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California Congressional Candidate Suppporting Online Poker Regulation

Peter Mathews Running in California’s 37th District

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Peter MathewsOne of the major struggles for online poker advocates in the past few years has been getting the attention of current members of Congress and then educating them about the major issues concerning the game. It has been rare that a politician arrives in Washington, D.C., with a decidedly pro-online-poker viewpoint.

But that’s exactly what Peter Mathews is trying to do as he runs as a Democrat for California’s 37th district.

“There’s an ethical question here. I believe the government shouldn’t interfere with certain types of human behavior, as long as it’s not hurting anyone else — especially if it’s a game of skill,” said Mathews.

Mathews, who is running for a seat in the U.S. House of Representatives in a district that includes Long Beach, Carson, Compton, and Watts, says that he supports both Rep. Barney Frank’s and Sen. Robert Menendez’s poker bills in Congress.

Mathews says that he hasn’t exactly been bombarded with online poker-related questions on the campaign trail, but he did say that a few poker players have asked him about his stance at his headquarters.

Admittedly not much of a poker player, Mathews looked into the issue at the encouragement of his campaign manager Justice Bowens and decided that it made sense for Americans — and for Californians.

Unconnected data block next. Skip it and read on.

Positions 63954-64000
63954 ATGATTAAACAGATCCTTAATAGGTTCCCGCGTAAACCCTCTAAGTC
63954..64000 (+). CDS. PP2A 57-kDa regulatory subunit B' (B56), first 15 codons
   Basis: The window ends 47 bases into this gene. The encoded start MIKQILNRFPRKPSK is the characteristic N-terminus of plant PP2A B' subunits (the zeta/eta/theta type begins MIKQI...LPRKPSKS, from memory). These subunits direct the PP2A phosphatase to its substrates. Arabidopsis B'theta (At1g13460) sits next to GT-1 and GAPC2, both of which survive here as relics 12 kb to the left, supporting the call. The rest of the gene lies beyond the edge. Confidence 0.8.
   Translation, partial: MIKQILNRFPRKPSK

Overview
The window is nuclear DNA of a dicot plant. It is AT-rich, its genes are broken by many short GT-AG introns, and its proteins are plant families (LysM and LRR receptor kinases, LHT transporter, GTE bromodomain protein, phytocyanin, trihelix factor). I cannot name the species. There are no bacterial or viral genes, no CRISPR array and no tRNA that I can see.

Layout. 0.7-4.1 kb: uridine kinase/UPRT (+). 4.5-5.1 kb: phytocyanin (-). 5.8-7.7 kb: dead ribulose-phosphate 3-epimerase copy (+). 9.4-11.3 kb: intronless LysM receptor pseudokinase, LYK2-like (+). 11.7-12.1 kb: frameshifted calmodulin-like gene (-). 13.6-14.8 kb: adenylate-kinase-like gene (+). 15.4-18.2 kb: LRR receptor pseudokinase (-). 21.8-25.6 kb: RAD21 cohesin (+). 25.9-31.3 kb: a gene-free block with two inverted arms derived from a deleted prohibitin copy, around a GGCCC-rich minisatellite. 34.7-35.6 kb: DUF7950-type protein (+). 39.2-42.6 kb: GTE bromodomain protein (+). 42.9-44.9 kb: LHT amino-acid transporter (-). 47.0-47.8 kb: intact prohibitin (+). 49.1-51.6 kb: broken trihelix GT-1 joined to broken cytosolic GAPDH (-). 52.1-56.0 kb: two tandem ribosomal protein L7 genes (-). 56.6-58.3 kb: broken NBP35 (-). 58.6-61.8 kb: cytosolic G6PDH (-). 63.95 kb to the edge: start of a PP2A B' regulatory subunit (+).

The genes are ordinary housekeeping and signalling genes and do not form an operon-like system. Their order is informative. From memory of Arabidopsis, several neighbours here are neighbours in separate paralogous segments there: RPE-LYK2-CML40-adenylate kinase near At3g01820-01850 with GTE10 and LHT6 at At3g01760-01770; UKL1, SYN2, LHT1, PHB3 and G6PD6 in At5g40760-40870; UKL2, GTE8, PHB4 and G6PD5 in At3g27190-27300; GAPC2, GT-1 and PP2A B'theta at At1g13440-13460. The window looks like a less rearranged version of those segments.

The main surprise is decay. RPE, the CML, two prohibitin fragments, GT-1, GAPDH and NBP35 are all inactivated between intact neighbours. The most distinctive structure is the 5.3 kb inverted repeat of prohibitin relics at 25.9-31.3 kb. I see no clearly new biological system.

“I want to make sure that it’s highly regulated, and that especially the state governments would benefit from the tax revenues,” sand Mathews.

The Congressional hopeful said that he supports intrastate online poker regulation in California “on principle … as long as it allows other people to set up their own kind of gambling sites. We shouldn’t just limit it to one group.”

Poker has been a hot topic in California.After attending a California Senate committee meeting on poker last week, the Poker Players Alliance holds the same position as Mathews — intrastate online poker in California is OK, as long as all groups who can provide a safe site can participate.

Mathews, a political science professor at Cypress College, will square off against embattled Congresswoman Rep. Laura Richardson in the Democratic primary on June 8.

Rep. Richardson, who was elected to Congress in a special election in 2007, is currently being investigated by a House ethics panel for a real-estate controversy after she defaulted on homes at least half a dozen times, according to the Los Angeles Times. She has been named one of the most corrupt members of Congress for the past two years by the non-profit watchdog group Citizens for Responsibility and Ethics in Washington.

It is unclear if Rep. Richardson supports fellow Democrat Rep. Frank’s poker bill. Card Player called both her California and Washington, D.C., offices on Friday, but neither office was able to give her position on the issue. According to opencongress.org, she has not signed on as one of Frank’s 65 co-sponsors for the bill.

California’s 37th district has become so overwhelmingly Democratic that Republicans often opt out of even running a candidate in the general election, so the winner of the primary will very likely be considered the presumptive member of Congress.

“It’s very, very winnable,” said Mathews, who has been running for a seat in Congress since 1992 — his closest attempt occurring in 1998 when he garnered nearly 45 percent of the vote in a general election for the 38th district seat against Republican incumbent Steve Horn, who was reelected with 52 percent of the vote.

For more information on Mathews’ campaign, check out the Mathews for Congress campaign web site. To read a copy of Rep. Frank’s poker bill, go to the PPA web site.